Wednesday, October 7, 2009

The Islamic Enemy in Afghanistan - The Clock Ticks . . .

at Don't Go Wobbly on Afghanistan, Kimberly Kagan and Frederick W. Kagan say:

If the United States should adopt a small-footprint counterterrorism strategy, Afghanistan would descend again into civil war. The Taliban group headed by Mullah Omar and operating in southern Afghanistan (including especially Helmand, Kandahar, and Oruzgan Provinces) is well positioned to take control of that area upon the withdrawal of American and allied combat forces. The remaining Afghan security forces would be unable to resist a Taliban offensive. They would be defeated and would disintegrate. The fear of renewed Taliban assaults would mobilize the Tajiks, Uzbeks, and Hazaras in northern and central Afghanistan. The Taliban itself would certainly drive on Herat and Kabul, leading to war with northern militias. This conflict would collapse the Afghan state, mobilize the Afghan population, and cause many Afghans to flee into Pakistan and Iran.

. . . And is this all bad? I mean, letting Afghanistan--an  "Islamic Republic" descend into chaos?  Hugh Fitzgerald of Jihad Watch has the opposite take on the Afghan situation at Fitzgerald: The "New" Policy in Afghanistan and Pakistan (from Jihad Watch).  Hugh presents the opposite view to the popularly held one of "nation building" in Afghanistan at the cost of American blood and taxpayers' dollars.

Also, See Hugh Fitzgerald's "If General Petraus had read War and Peace."   Hugh Fitzgerald believes that sometimes no action, a waiting game is preferable to action and loss of troops. Hugh's "War and Peace" article is synopsized at   How to Stop the Islamic Jihad as "How to Defeat the Camp of Islam."  The complete article, "If General Petraus had read War and Peace." was originally published in The New English Review.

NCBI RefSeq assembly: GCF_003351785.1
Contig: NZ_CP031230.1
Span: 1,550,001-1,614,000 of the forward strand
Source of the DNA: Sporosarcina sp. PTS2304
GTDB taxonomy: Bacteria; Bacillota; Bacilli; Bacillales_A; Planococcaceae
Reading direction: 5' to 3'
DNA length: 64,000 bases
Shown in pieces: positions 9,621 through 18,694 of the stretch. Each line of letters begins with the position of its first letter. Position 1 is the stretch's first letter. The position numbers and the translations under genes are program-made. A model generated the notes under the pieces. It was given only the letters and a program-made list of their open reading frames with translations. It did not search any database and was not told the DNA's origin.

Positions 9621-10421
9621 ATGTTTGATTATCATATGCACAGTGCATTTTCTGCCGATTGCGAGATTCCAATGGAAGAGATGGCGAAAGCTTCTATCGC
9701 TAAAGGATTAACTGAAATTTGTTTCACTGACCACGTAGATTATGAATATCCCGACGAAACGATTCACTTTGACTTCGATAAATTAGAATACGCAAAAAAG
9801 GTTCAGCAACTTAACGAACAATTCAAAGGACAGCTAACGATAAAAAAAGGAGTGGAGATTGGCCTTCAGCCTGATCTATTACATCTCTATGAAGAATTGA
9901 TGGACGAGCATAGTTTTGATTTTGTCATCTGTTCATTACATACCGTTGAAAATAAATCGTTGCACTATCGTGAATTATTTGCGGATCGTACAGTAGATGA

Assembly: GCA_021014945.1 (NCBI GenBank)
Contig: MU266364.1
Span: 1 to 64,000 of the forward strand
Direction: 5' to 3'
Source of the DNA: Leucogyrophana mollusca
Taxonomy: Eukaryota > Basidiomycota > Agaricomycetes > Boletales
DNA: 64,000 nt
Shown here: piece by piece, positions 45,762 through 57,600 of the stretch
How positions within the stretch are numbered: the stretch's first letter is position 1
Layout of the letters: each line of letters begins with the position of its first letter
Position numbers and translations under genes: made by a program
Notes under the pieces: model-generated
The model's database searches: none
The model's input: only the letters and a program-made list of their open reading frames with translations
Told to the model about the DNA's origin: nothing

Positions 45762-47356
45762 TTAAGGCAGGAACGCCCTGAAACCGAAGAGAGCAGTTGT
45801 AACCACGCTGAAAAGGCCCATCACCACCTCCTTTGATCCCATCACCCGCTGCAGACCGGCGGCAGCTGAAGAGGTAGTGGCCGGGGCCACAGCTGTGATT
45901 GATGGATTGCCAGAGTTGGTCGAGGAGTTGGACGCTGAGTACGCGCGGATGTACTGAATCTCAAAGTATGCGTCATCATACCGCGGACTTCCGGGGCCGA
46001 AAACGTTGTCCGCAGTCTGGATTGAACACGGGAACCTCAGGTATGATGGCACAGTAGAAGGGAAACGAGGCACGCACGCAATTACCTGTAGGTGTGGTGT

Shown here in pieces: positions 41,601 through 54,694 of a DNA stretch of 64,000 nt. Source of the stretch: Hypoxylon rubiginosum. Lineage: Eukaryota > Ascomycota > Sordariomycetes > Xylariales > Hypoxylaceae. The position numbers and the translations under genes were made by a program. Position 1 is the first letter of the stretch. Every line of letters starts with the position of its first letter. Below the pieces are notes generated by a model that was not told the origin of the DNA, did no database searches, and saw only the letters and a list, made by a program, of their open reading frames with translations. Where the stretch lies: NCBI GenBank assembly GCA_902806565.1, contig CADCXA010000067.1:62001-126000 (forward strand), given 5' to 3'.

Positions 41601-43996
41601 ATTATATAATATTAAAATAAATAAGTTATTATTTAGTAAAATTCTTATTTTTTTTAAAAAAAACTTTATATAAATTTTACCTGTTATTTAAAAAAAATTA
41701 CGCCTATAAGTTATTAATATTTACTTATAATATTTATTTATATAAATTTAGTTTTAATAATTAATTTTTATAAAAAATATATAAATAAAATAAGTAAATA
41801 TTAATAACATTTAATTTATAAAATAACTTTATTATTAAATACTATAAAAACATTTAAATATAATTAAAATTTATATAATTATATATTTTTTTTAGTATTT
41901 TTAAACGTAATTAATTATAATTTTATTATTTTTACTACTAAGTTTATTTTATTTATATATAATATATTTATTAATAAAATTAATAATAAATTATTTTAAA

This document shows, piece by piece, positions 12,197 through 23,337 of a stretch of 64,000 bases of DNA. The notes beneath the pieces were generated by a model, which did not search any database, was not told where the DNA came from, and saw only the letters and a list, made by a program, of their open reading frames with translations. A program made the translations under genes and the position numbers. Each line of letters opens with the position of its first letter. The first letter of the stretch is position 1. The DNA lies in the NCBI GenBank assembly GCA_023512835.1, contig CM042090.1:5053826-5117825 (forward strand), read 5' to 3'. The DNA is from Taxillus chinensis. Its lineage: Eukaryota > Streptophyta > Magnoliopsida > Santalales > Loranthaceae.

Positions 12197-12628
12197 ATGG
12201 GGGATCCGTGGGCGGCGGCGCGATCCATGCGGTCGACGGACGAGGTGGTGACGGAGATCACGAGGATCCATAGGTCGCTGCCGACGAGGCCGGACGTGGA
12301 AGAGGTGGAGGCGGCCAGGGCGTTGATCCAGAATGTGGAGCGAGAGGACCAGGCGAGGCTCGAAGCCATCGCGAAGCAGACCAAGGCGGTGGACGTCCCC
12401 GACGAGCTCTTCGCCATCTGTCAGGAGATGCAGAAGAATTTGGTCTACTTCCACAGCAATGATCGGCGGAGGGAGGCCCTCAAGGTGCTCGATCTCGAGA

The Kagans go on,

[quoting Obama] "To defeat an enemy that heeds no borders or laws of war, we must recognize the fundamental connection between the future of Afghanistan and Pakistan--which is why I've appointed Ambassador Richard Holbrooke .  .  . to serve as Special Representative for both countries." [close Obama quote]  That "fundamental connection" between Afghanistan and Pakistan was one of the important principles President Obama laid out in his March 27, 2009, speech announcing his policy in South Asia. It reflected a common criticism of the Bush policy in Afghanistan, which was often castigated as insufficiently "regional." It also reflected reality: The war against al Qaeda and its affiliates is a two-front conflict that must be fought on both sides of the Durand Line.

Now, however, some of the most vocal supporters of the regional approach are considering--or even advocating--a return to its antithesis, a purely counterterrorism (CT) strategy in Afghanistan. Such a reversion, based on the erroneous assumption that a collapsing Afghanistan would not derail efforts to dismantle terrorist groups in Pakistan, is bound to fail.

Within Pakistan, the U.S. reversion to a counterterrorism strategy (from the counterinsurgency strategy for which Obama reaffirmed his support as recently as August) would disrupt the delicate balance that has made possible recent Pakistani progress against internal foes and al Qaeda . . .

That is, to say, that the collapse of Afghanistan WOULD lead to failure to dismantle the Taliban and Al Qaeda in Pakistan.

The Kagans go on to analyze the Pakistan situation, which you can find at continued at

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